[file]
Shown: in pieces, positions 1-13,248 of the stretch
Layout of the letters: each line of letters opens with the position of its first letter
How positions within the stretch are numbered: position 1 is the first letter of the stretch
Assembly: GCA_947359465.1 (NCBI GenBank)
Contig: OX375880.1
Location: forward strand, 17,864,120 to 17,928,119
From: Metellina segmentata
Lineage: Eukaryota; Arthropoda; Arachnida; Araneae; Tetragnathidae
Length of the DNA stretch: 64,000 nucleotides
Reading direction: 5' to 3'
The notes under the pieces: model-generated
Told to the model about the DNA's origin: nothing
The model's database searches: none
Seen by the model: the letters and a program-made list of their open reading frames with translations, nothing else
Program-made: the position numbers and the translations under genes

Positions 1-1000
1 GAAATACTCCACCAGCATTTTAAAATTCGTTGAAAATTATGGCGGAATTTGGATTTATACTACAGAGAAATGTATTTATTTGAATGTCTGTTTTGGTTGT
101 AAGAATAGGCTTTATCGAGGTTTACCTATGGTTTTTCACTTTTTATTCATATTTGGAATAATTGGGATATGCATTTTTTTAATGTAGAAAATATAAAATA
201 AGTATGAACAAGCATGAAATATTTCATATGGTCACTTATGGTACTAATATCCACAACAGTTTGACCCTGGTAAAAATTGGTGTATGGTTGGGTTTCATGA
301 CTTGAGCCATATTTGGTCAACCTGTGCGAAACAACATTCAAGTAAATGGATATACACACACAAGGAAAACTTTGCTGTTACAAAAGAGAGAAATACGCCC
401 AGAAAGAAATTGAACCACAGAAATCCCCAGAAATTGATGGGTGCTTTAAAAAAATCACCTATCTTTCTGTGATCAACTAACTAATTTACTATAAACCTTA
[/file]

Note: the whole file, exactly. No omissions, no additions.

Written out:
Shown: in pieces, positions 1-13,248 of the stretch
Layout of the letters: each line of letters opens with the position of its first letter
How positions within the stretch are numbered: position 1 is the first letter of the stretch
Assembly: GCA_947359465.1 (NCBI GenBank)
Contig: OX375880.1
Location: forward strand, 17,864,120 to 17,928,119
From: Metellina segmentata
Lineage: Eukaryota; Arthropoda; Arachnida; Araneae; Tetragnathidae
Length of the DNA stretch: 64,000 nucleotides
Reading direction: 5' to 3'
The notes under the pieces: model-generated
Told to the model about the DNA's origin: nothing
The model's database searches: none
Seen by the model: the letters and a program-made list of their open reading frames with translations, nothing else
Program-made: the position numbers and the translations under genes

Positions 1-1000
1 GAAATACTCCACCAGCATTTTAAAATTCGTTGAAAATTATGGCGGAATTTGGATTTATACTACAGAGAAATGTATTTATTTGAATGTCTGTTTTGGTTGT
101 AAGAATAGGCTTTATCGAGGTTTACCTATGGTTTTTCACTTTTTATTCATATTTGGAATAATTGGGATATGCATTTTTTTAATGTAGAAAATATAAAATA
201 AGTATGAACAAGCATGAAATATTTCATATGGTCACTTATGGTACTAATATCCACAACAGTTTGACCCTGGTAAAAATTGGTGTATGGTTGGGTTTCATGA
301 CTTGAGCCATATTTGGTCAACCTGTGCGAAACAACATTCAAGTAAATGGATATACACACACAAGGAAAACTTTGCTGTTACAAAAGAGAGAAATACGCCC
401 AGAAAGAAATTGAACCACAGAAATCCCCAGAAATTGATGGGTGCTTTAAAAAAATCACCTATCTTTCTGTGATCAACTAACTAATTTACTATAAACCTTA